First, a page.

The Makerspace Resource Library
I’ve been a Maker in one form or another for a long time, way before that word was even common. I learned how to sew from my mom in high school. In college, I learned how to knit and crochet from my best friend. I frequently dabbled in other crafty enterprises as well. While I would tend to learn the initial skill in person, my favorite place for improving my skills was the public library. I think there was a period where I had checked out just about every book under 746.63 (knitting) and 646 (sewing).We need to provide books & resources in our makerspaces to support our students' learning Click To Tweet
Supporting our Makers through the collection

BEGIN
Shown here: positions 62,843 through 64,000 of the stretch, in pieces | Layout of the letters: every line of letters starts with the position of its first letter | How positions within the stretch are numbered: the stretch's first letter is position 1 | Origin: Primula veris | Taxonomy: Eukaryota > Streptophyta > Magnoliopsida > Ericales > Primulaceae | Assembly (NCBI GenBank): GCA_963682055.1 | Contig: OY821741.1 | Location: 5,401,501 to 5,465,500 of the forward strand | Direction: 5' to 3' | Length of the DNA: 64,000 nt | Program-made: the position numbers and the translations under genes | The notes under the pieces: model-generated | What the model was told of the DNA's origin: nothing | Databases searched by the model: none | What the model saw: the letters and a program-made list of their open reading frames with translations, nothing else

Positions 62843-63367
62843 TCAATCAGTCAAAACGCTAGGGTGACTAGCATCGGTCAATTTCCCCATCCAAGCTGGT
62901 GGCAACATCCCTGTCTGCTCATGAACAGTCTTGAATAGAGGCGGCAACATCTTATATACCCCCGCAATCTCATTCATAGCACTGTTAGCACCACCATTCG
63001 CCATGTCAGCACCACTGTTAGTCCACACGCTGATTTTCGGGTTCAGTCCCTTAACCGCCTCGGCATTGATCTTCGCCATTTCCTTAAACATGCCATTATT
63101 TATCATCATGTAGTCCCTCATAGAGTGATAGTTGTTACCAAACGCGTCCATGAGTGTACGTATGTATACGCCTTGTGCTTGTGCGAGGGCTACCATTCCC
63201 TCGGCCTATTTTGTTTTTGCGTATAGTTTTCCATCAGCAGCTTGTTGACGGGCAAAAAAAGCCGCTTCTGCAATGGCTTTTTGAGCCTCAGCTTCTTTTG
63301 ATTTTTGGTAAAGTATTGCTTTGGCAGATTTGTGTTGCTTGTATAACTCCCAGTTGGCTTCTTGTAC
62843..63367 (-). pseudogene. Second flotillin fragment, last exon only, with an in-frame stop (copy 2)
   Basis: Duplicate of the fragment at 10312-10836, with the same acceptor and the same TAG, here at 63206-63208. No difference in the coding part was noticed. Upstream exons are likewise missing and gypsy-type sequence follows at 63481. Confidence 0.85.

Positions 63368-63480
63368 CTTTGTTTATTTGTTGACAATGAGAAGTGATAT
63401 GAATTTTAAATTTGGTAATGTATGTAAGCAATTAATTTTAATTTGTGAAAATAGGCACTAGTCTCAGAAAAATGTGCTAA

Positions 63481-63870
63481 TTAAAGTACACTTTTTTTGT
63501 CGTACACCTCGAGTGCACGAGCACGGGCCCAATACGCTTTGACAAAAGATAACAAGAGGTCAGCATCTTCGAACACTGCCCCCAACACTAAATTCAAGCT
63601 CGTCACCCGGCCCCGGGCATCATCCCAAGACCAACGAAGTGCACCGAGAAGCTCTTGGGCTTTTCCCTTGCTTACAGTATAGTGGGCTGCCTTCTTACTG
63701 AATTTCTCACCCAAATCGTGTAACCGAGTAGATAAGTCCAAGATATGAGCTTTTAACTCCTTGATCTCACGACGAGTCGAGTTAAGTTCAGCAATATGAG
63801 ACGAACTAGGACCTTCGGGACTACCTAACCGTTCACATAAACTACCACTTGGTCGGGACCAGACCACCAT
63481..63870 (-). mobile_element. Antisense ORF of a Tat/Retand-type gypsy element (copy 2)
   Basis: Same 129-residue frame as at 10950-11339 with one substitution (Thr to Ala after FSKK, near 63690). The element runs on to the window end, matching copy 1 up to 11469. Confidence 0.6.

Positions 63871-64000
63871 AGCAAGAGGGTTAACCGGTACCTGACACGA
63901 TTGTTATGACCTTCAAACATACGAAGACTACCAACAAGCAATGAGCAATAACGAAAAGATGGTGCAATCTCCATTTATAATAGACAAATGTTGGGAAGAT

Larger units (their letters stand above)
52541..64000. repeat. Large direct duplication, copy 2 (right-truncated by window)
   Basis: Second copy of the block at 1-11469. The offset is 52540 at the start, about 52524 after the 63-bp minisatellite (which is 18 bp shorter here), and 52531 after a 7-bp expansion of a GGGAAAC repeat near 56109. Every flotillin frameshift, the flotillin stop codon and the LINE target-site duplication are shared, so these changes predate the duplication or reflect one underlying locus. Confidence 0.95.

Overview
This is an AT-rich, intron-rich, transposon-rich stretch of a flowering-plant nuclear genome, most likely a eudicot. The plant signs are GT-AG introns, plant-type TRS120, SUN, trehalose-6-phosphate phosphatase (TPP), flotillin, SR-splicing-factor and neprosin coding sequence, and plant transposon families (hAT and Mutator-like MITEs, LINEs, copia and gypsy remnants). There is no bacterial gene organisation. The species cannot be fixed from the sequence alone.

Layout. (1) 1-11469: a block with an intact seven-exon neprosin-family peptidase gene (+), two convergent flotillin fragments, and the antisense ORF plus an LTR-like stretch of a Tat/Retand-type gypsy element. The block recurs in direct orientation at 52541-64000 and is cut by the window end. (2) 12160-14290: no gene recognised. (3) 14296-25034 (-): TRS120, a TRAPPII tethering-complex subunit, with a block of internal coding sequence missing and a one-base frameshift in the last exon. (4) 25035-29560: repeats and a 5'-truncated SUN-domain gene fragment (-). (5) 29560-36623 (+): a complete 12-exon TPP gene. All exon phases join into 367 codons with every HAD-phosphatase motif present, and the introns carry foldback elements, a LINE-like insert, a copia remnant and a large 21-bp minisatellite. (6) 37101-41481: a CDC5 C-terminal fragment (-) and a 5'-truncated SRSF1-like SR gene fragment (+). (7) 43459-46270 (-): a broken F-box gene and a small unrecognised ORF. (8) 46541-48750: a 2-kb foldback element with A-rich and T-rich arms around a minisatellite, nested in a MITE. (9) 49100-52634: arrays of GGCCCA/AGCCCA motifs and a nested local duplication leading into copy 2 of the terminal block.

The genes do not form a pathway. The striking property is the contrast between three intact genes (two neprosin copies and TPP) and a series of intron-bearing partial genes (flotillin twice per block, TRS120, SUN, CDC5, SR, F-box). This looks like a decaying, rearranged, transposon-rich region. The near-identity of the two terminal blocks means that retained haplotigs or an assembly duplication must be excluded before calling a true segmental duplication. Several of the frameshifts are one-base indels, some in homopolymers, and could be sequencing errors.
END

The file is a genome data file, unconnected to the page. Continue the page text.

Fast forward to today. There’s a ton of amazing posts out there on all the gadgets, gizmos and supplies to stock for your students in a Makerspace. But there isn’t a lot of advice on books to get to support the skills your students are learning. Once kids get started with robotics/knitting/coding/soft circuitry/insert-Maker-skill here, they’re going to want to learn more about it. And while there’s certainly tons of Maker tutorials out there on the internet, shouldn’t our libraries be supporting these new skills with books as well?
Before we even had any Makerspace supplies at Stewart, I wrote a grant to create a STEM Maker Library, adding $1,000 worth of books to our collection about Arduino, 3D printing, origami, duct tape crafts, LEGOs, etc. The books in this makerspace resource library check out like crazy, and they’ve been an important part of the Makerspace program.